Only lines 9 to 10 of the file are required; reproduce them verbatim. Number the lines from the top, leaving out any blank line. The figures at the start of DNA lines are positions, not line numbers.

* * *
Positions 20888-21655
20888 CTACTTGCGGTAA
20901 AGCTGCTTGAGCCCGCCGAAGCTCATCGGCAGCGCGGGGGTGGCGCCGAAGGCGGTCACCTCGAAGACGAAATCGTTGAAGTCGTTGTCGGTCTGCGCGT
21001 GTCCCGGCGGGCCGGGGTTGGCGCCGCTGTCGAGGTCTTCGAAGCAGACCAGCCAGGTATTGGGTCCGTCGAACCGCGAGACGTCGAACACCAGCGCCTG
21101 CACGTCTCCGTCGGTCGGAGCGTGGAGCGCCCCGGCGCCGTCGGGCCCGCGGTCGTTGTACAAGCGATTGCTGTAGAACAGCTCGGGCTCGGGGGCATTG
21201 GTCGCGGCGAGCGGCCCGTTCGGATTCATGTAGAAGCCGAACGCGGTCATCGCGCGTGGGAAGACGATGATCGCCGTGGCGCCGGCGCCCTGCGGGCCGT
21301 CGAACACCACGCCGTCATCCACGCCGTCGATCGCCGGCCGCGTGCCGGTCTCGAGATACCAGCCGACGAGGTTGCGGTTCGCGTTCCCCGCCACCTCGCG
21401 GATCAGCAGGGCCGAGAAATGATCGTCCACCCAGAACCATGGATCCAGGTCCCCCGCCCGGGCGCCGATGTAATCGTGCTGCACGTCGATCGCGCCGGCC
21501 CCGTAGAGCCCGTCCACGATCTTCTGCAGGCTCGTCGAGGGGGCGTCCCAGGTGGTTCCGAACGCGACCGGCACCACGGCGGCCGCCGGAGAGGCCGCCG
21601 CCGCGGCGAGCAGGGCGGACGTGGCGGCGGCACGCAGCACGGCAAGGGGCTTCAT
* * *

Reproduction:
21501 CCGTAGAGCCCGTCCACGATCTTCTGCAGGCTCGTCGAGGGGGCGTCCCAGGTGGTTCCGAACGCGACCGGCACCACGGCGGCCGCCGGAGAGGCCGCCG
21601 CCGCGGCGAGCAGGGCGGACGTGGCGGCGGCACGCAGCACGGCAAGGGGCTTCAT